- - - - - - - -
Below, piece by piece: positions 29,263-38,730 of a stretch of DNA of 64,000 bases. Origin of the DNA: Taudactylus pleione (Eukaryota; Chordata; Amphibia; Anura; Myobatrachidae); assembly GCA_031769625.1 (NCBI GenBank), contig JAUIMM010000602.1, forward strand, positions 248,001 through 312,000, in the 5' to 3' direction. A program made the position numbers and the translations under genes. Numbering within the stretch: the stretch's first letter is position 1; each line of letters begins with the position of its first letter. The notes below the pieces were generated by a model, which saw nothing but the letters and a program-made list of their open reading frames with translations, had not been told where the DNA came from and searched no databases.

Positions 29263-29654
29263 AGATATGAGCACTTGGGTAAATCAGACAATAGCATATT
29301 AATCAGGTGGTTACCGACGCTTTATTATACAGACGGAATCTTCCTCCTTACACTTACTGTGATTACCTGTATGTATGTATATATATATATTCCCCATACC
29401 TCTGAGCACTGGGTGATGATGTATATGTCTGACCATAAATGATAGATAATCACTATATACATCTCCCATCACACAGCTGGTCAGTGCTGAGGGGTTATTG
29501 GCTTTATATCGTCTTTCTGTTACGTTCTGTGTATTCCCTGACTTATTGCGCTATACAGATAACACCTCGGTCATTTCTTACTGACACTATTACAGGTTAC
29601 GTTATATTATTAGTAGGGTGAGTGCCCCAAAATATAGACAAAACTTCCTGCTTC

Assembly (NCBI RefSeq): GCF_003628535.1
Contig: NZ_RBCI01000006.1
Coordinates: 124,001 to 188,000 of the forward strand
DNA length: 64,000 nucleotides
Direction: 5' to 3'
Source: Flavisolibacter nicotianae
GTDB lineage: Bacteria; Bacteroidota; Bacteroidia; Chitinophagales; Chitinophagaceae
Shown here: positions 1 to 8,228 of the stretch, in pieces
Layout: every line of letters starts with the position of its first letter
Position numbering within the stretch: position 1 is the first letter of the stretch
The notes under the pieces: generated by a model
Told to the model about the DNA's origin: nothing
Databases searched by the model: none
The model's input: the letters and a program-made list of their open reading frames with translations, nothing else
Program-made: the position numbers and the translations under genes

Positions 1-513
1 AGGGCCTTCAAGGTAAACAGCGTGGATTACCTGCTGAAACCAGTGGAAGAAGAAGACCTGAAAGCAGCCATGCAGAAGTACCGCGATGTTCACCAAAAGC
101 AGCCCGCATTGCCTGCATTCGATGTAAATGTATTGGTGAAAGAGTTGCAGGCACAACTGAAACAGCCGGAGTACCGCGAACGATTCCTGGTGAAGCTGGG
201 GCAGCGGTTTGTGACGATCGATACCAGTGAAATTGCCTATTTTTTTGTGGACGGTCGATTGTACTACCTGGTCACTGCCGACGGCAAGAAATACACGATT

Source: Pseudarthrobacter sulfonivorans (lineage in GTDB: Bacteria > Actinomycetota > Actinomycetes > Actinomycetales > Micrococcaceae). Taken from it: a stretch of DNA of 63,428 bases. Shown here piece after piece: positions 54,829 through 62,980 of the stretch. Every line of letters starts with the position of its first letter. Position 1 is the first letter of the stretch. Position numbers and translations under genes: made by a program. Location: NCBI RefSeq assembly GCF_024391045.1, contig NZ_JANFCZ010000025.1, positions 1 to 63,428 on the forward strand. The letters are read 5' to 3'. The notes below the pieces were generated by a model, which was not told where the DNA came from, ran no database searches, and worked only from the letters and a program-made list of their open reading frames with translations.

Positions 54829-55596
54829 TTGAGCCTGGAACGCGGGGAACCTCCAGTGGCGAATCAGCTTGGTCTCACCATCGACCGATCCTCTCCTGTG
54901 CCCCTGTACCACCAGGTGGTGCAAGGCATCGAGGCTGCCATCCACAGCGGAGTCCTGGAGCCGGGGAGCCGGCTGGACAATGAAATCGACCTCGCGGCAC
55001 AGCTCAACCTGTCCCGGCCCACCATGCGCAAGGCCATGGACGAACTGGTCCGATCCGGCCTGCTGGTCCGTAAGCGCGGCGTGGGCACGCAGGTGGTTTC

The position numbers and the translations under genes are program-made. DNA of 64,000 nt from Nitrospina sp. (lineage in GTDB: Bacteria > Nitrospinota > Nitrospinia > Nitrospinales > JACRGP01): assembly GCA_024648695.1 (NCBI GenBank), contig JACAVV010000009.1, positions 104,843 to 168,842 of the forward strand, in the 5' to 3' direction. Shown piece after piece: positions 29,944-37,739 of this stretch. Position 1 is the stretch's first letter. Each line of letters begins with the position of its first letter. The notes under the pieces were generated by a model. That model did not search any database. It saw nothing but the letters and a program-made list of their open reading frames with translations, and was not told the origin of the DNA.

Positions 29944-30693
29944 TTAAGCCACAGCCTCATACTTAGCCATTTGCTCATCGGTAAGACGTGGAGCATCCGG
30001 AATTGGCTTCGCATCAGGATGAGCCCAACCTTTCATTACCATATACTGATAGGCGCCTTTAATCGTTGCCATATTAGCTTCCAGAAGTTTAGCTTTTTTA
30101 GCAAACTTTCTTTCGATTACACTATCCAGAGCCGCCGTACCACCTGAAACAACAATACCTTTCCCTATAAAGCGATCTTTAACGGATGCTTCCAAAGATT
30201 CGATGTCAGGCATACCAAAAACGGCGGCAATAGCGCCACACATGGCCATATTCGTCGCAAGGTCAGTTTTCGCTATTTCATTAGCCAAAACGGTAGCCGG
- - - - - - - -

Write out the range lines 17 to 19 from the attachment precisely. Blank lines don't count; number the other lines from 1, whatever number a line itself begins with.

Position numbering within the stretch: position 1 is the first letter of the stretch
The notes under the pieces: generated by a model
Told to the model about the DNA's origin: nothing